Since filing his amended complaint on September 25, 2017 (Docket Entry 15), the only action the Plaintiff has taken has been to provide a change of address to Mississippi on November 2, 2017 (Docket Entry 20). The Plaintiff never responded to the Metro Defendants' discovery requests or to the Court's show cause order and has taken no discovery whatever in the case although the discovery deadline have long passed. Accordingly, the Magistrate Judge believes that the Sixth Circuit's requirements in Tetro have been met. First, the Plaintiff has given no explanation as to why he has failed to pursue his case. The Magistrate Judge also takes judicial notice of the Plaintiff's failure to appear or pursue a number of cases he filed in Mississippi. At least one of those cases was dismissed as frivolous and two were dismissed voluntarily or by the court after that Court gave notice to the Plaintiff that the case was subject to such a dismissal. Second, the Metro Defendants cannot properly prepare a defense if they cannot take discovery from the Plaintiff. Third, as noted above, the Magistrate Judge warned the Plaintiff on at least two occasions that failure to cooperate could lead to dismissal. Fourth, the Magistrate Judge has considered less drastic sanctions. Given the Plaintiff's past history of dilatory tactics and his total failure to respond to orders or motions in this case, the Magistrate Judge believes a dismissal under Rule 41(b) should constitute an adjudication on the merits and the dismissal should be with prejudice.
Turning to the Defendants ABL Food Service and Benji Ayang's motion for summary judgment, the Plaintiff has failed to respond to the motion or to the statement of uncontested material facts. Despite Local Rule 7.01(a)(3) that failure to respond means the motion will be deemed to be unopposed, the Magistrate Judge has nevertheless reviewed the motion for summary judgment to ensure that it has a basis in fact and law. The ABL Defendants have properly cited the law in this area. They have put forth evidence in the form of affidavits and statements of uncontested material facts stating that the Plaintiff was assigned the sedentary tasks of making sandwiches, and packing them for distribution. The Plaintiff has come forth with no evidence to dispute this other than the complaint itself. As the Defendants' noted in their brief (Docket Entry 43), once the moving party has carried its burden the Plaintiff must do more than simply show there is some metaphysical doubt as to the material facts. The Plaintiff must produce some evidence to support his position. Fox v. Regie Nationale Des Usines Renault, 103 F.R.D. 453, 455 (W.D. Tenn. 1984).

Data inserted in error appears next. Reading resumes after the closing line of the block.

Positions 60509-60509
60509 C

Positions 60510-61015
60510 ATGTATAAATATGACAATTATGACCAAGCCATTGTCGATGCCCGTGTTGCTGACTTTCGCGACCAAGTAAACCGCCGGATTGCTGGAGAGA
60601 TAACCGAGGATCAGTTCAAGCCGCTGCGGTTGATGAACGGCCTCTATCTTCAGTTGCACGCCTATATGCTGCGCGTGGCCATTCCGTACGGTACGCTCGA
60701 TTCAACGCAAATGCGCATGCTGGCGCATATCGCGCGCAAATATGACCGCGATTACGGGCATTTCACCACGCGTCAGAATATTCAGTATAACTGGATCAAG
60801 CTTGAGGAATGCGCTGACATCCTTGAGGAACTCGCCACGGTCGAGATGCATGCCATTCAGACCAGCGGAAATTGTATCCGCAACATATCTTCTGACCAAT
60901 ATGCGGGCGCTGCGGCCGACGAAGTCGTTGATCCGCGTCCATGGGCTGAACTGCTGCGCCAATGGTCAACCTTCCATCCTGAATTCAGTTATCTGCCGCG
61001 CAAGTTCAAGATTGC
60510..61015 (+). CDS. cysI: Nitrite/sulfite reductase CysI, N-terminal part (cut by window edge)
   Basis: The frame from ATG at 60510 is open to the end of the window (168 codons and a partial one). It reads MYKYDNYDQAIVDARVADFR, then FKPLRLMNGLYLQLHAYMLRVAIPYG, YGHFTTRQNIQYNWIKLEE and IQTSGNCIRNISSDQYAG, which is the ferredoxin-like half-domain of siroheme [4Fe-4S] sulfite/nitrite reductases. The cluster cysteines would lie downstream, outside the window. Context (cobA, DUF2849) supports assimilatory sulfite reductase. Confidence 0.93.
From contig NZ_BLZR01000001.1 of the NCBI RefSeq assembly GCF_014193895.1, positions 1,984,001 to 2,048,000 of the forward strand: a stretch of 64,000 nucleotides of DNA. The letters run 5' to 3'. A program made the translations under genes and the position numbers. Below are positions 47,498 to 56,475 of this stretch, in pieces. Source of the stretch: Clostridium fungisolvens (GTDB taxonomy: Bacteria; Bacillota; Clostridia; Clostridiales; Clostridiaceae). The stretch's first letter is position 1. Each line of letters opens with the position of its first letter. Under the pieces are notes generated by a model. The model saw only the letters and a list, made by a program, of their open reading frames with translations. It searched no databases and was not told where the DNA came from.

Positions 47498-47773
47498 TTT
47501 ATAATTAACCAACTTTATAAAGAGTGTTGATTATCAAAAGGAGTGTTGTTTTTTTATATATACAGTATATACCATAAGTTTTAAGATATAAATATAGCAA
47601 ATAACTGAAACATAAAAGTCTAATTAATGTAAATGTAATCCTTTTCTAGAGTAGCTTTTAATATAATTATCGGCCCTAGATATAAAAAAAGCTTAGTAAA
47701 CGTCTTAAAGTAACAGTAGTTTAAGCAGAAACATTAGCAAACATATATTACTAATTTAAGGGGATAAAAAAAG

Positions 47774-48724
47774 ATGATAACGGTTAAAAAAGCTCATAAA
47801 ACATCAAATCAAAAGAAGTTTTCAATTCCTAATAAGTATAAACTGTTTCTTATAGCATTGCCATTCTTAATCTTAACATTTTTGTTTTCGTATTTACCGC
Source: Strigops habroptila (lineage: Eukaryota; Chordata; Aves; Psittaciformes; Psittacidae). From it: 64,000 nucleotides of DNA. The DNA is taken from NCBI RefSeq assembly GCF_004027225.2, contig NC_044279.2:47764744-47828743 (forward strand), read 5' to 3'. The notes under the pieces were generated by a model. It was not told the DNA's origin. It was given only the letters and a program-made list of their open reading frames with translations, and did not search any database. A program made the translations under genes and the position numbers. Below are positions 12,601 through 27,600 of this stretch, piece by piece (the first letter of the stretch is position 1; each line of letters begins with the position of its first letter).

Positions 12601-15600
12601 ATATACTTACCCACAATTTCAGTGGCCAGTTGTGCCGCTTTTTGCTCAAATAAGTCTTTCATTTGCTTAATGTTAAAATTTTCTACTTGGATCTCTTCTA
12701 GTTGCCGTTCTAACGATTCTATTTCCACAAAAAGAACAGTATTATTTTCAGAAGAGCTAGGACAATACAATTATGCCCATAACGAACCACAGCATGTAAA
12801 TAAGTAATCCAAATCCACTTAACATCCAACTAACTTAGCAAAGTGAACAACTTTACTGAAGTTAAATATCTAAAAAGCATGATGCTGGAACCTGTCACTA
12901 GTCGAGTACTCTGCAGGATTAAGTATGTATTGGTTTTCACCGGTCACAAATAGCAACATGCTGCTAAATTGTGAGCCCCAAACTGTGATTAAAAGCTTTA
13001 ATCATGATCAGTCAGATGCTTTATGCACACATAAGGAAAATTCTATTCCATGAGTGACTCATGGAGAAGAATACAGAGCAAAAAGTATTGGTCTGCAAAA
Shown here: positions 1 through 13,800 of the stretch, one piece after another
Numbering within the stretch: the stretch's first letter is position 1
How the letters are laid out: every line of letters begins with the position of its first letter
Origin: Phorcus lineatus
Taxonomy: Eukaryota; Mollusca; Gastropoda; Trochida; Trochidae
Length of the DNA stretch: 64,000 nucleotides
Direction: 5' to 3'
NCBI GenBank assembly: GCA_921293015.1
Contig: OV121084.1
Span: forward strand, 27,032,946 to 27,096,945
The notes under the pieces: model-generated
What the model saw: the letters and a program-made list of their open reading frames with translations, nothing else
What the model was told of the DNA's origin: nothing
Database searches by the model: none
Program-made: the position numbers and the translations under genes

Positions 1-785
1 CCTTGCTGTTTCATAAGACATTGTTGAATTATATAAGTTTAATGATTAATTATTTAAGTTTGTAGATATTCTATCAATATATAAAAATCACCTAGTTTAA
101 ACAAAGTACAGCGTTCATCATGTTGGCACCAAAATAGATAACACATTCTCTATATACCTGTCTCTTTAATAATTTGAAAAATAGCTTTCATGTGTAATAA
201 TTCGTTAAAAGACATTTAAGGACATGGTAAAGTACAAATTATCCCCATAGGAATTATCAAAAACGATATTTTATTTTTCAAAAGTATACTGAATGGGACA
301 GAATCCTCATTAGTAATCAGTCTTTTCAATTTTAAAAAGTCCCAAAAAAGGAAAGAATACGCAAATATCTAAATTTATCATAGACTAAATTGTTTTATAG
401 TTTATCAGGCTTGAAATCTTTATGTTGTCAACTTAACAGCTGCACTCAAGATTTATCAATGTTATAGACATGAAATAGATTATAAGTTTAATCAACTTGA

The Plaintiff has come forth with no proof that the ABL Defendants have a policy of threatening inmates with loss of good-time credit or of requiring inmates to work beyond medical restrictions. Absent some evidence of such a policy, private parties cannot be held liable under 42 U.S.C. 1983. TAHFS v. Proctor, 316 Fed.3d 584, 590 (6th Cir. 2003).
Based on the record and lack of response to the ABL Defendants' motion for summary judgment, the Plaintiff has simply failed to come forward with any proof to refute the evidence that the Plaintiff was not required to work beyond his medical restrictions or that he was threatened.
Although no defendant raises the issue, it does not appear that the Plaintiff exhausted his administrative remedies since he does not even mention exhaustion in his final amended complaint. However, since this is an affirmative defense which neither defendant raised in their motions, the Magistrate Judge will not consider dismissal on that ground. --------
For the reasons stated above, the Magistrate Judge RECOMMENDS that both the motion to dismiss (Docket Entry 40) and the motion for summary judgment (Docket Entry 42) be GRANTED and that this case be DISMISSED with prejudice. Further, the Magistrate Judge RECOMMENDS that if this Report and Recommendation is adopted and this matter is dismissed, any appeal not be certified as taken in good faith.
Under Rule 72(b) of the Federal Rules of Civil Procedure, any party has fourteen (14) days from receipt of this Report and Recommendation within which to file with the District Court any written objections to the proposed findings and recommendations made herein. Any party opposing shall have fourteen (14) days from receipt of any objections filed regarding this Report within which to file a response to said objections. Failure to file specific objections within fourteen (14) days of receipt of this Report and Recommendation may constitute a waiver of further appeal of this Recommendation. Thomas v. Arn, 474 U.S. 140, reh'g denied, 474 U.S. 1111 (1986).
Entered this 14th day of November, 2018.
/s/ Joe B. Brown
JOE B. BROWN
United States Magistrate Judge